Hontiveros: Suspects behind Adamson student’s death should be meted ‘full force of anti-hazing law’
MANILA, Philippines — The full force of the Anti-Hazing law should be brought down to perpetrators in the death of chemical engineering student John Matthew Salilig, who allegedly died due to hazing, opposition Senator Risa Hontiveros said on Thursday.
The remains of Salilig, a student of Adamson University, were found in a vacant lot in Cavite last Tuesday, more than a week after he was reported missing.
Hontiveros said that while fraternities and sororities are not illegal, activities involving violence, such as hazing, should never be tolerated.
“Hazing simply has no place in our society. We should never tolerate violence and criminality, including of this sort,” she said in Inquirer.net’s INQsideLook.
“The full force of the anti-hazing law should be brought down on the perpetrators,” the senator added.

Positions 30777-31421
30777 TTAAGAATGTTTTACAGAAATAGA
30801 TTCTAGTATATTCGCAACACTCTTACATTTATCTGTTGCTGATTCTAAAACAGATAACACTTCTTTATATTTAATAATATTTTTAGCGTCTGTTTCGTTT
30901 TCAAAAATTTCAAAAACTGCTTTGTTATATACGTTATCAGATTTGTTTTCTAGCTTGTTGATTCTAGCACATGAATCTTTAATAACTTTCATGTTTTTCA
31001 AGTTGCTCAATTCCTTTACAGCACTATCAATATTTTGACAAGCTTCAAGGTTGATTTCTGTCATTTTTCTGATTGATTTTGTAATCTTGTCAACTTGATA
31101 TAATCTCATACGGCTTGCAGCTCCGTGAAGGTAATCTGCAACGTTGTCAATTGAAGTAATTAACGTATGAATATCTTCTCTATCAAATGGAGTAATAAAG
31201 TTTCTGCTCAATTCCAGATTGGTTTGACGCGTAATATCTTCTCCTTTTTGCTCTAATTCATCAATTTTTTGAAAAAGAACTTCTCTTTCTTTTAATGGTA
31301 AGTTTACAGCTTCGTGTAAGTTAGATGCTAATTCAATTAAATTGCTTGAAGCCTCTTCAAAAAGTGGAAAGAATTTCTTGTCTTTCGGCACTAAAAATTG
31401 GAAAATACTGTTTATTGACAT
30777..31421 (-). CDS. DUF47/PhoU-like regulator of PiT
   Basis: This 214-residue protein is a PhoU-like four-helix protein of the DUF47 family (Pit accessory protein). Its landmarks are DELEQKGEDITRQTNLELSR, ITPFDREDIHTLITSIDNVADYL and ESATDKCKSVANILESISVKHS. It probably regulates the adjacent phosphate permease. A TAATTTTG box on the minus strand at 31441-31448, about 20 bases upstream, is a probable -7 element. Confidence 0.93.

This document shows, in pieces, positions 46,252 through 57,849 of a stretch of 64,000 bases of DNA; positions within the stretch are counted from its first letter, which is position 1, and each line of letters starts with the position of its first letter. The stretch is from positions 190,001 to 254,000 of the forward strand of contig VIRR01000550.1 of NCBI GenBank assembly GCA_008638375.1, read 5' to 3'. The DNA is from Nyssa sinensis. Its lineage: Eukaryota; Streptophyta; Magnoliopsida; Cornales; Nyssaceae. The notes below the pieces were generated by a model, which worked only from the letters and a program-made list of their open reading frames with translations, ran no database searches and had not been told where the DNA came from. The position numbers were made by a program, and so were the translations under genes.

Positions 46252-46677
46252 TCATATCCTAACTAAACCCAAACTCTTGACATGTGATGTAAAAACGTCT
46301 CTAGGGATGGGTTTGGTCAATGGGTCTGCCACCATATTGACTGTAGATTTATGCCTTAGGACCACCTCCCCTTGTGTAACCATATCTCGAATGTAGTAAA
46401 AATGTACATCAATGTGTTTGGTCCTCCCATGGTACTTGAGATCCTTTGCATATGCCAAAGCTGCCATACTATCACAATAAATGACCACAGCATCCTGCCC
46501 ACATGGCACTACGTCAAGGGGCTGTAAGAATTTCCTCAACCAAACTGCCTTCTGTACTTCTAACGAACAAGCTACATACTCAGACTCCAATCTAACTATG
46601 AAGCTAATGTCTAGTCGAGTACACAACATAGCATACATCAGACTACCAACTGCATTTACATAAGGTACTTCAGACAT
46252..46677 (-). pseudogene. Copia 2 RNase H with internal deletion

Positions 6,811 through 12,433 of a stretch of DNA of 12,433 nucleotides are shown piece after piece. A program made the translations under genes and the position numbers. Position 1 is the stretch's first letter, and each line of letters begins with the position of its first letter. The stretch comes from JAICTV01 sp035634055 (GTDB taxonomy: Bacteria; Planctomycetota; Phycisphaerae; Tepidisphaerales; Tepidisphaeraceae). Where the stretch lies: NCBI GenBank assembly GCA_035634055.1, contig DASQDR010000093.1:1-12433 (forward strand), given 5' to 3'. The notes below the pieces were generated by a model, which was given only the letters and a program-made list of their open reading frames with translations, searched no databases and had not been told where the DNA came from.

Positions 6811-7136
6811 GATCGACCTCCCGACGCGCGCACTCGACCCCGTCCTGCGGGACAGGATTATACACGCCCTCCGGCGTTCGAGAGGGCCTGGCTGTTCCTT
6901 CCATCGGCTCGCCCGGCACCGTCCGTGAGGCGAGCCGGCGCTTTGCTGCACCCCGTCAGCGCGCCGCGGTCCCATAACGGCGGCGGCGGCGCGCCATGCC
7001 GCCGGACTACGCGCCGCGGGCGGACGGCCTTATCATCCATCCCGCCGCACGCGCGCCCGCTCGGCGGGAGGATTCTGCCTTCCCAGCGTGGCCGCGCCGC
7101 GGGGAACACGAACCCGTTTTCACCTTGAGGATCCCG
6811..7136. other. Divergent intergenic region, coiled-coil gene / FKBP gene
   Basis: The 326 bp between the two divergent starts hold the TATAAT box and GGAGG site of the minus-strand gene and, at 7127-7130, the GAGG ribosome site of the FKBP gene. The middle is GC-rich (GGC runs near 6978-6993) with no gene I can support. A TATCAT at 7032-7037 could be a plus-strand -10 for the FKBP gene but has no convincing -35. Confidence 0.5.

She said the anti-hazing law and other regulations should be “proactively implemented” to avoid repeating what happened to Salilig.
Hontiveros said that the law, while it is enough in letter and in spirit,” should be “put to the test” in Salilig’s case in terms of implementation to determine if it needs further amendments.
Police earlier said Salilig was attending the initiation rites of a fraternity–Tau Gamma Phi–in Laguna on the day he was reported missing.
A total of 12 persons allegedly involved in Salilig’s death have been identified, of which nine remains at large.
Police said one of the 12 is confirmed as a suspect, while 11 are persons of interest.
Justice Secretary Jesus Crispin Remulla has also ordered the National Bureau of Investigation to conduct a parallel investigation on Salilig’s death.
President Ferdinand “Bongbong” Marcos Jr. earlier vowed to the family of Salilig that justice would be served for his death.
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